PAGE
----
Fresh Faces, New Look for South East District
South East Sport, Culture & Recreation District held their Annual General Meeting last week.
Executive Director Joni Hagen said there are some new additions to their board of directors.
“This year we had six vacancies, so we had some returning members stay on the board and we had three new members,” she said. “Krista Klemmer from Weyburn, Danielle Hoffman from Stoughton, and Brian Chmarney from Pilot Butte have joined our board team.”
She shared on the organization's new logo.
“The new logo was just an opportunity to rebrand ourselves and make sure that we continue to have a fresh new look and be relevant to our communities as we move into the future,” said Hagen. “In 2018 we actually changed our name as well to South East Sport, Culture & Recreation District.”
Formerly the organization was called South East Connections Sport, Culture & Recreation District.
She said the new logo’s three ribbons signify the three areas they promote and work in, sport, culture, and recreation.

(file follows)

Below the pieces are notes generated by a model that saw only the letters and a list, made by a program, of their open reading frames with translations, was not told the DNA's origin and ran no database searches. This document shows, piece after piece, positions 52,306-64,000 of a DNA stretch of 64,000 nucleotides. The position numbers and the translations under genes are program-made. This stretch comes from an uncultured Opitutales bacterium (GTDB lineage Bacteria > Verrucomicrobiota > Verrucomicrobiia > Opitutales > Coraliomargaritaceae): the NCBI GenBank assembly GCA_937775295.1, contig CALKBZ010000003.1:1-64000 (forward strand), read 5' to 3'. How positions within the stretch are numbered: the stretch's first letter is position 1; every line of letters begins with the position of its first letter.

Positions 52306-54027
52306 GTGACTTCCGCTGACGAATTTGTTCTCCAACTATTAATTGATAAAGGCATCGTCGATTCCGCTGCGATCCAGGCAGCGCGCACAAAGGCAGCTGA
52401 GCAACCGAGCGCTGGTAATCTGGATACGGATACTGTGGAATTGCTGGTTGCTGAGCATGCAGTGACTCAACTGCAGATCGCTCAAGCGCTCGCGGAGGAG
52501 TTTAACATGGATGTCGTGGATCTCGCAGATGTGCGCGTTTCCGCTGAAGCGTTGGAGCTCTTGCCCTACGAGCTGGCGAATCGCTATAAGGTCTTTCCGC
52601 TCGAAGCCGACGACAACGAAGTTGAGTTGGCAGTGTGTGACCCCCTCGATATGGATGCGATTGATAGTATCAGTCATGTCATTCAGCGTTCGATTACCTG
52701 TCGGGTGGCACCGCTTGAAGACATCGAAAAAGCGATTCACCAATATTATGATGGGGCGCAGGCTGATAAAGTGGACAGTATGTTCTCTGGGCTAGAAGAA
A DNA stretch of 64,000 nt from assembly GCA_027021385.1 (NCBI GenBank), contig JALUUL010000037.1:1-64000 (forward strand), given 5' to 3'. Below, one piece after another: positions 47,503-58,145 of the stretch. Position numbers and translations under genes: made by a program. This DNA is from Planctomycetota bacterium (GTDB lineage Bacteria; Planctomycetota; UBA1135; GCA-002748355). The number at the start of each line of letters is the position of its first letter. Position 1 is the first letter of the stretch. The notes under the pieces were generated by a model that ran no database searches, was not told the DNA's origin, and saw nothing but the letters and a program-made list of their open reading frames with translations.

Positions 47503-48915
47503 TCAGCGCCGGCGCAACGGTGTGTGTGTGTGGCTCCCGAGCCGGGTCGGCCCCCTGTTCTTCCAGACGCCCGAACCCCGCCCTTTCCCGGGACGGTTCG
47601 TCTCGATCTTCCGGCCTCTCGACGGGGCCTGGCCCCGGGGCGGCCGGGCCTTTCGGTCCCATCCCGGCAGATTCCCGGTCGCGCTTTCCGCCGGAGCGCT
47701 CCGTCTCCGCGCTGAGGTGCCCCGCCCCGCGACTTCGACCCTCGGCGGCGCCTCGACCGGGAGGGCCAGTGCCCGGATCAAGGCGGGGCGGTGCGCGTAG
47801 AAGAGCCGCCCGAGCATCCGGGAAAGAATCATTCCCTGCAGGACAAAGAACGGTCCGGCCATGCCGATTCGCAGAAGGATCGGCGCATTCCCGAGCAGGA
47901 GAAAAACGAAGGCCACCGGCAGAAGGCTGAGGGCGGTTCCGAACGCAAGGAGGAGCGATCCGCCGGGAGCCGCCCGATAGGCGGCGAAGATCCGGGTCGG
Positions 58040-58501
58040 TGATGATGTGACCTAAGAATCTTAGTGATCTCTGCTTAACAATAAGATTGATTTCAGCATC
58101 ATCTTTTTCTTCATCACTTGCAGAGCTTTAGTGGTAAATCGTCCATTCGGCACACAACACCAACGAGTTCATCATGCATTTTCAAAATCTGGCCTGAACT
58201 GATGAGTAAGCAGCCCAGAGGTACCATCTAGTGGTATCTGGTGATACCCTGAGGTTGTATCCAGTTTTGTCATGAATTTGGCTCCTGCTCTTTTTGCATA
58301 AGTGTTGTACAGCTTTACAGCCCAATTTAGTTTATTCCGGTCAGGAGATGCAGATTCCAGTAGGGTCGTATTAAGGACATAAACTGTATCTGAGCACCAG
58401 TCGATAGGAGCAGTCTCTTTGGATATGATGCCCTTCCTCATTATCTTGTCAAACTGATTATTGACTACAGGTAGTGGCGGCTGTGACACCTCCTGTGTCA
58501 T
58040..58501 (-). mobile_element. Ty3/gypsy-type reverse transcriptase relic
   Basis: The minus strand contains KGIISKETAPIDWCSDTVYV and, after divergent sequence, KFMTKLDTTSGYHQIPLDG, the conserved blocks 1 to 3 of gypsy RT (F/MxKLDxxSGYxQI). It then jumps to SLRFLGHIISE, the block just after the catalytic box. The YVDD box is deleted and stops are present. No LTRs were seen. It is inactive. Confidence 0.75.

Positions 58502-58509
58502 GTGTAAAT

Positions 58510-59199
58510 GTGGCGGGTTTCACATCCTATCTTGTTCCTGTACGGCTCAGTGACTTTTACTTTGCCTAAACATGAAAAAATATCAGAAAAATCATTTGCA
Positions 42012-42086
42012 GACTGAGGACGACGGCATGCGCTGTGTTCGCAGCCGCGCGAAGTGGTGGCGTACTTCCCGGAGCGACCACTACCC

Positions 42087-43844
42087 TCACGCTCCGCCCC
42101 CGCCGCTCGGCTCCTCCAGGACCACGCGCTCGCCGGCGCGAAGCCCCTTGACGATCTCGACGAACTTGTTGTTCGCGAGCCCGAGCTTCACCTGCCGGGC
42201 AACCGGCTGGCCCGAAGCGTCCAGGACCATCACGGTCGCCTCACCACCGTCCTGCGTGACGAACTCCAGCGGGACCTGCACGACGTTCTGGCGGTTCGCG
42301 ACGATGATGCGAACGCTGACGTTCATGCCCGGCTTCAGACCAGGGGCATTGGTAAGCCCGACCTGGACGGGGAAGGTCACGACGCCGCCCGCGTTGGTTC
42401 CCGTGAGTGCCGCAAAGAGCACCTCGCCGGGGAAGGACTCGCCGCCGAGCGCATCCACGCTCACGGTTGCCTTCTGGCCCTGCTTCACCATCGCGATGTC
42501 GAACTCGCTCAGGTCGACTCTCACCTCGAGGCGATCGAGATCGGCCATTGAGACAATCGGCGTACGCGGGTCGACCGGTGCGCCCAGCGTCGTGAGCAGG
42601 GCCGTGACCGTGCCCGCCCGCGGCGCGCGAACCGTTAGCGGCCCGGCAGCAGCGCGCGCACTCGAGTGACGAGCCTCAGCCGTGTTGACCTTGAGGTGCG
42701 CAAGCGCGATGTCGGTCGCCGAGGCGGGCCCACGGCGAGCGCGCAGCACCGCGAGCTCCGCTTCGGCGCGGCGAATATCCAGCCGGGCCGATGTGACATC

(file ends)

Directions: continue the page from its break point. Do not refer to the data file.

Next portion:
“And of course, they're pointing toward the southeast, and that signifies the geographic area that we work in,” she added.
She said the South East District is like a one-stop shop for information for sport, culture, and recreation, as they provide resources to community groups.
“We provide a lot of resources to community groups, including sport clubs, recreation, pool, rink boards, as well as art and culture organizations such as museums and art councils. We're really here for them as a connector or liaison to other provincial organizations,” said Hagen.
“We also provide a lot of networking and training opportunities for volunteers,” she noted. “Volunteers are the ones in communities that are making sport, culture and recreation happen, and so we work a lot to support those volunteers so that they can succeed in what they're doing in their communities.”
The meeting was held at the Happy Nun Cafe in Forget. Laura Strong spoke on "Inclusion and Diversity: In the Context of Sport, Culture and Recreation in Rural Saskatchewan".
Article courtesy of Discover Weyburn